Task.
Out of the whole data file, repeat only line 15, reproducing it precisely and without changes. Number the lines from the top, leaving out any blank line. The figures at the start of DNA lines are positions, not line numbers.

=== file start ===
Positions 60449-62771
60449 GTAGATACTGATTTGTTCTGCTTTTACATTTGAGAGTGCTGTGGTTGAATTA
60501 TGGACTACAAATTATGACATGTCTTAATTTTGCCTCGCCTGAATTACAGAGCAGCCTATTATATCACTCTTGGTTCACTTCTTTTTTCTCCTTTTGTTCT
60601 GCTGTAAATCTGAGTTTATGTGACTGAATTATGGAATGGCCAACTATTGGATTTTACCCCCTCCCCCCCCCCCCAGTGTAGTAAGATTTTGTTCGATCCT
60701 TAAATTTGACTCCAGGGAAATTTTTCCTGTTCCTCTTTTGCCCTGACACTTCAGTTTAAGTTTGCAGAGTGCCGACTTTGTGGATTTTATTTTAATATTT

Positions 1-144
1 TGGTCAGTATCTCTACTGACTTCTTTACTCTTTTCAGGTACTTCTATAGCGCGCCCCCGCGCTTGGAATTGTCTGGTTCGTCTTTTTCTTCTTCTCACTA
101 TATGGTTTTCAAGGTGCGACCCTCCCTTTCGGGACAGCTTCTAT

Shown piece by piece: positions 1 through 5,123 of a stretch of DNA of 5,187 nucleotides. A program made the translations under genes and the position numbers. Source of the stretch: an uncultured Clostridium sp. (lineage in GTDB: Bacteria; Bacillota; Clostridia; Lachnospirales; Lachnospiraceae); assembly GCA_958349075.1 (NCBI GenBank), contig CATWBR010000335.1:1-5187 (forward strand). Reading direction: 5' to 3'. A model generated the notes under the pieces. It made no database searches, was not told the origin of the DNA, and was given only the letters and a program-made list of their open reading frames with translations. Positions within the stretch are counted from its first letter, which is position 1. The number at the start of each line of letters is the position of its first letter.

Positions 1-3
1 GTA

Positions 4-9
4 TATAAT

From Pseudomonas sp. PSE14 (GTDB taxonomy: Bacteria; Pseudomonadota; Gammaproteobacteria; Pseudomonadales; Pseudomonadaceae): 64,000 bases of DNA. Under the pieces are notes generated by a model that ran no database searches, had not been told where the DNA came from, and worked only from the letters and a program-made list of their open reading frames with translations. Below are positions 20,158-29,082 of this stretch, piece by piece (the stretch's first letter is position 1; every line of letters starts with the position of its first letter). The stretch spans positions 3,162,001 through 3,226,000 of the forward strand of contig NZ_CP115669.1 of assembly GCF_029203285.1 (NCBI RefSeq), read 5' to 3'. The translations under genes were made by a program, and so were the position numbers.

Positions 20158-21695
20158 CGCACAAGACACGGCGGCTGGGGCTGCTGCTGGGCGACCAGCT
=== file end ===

Positions 20158-21695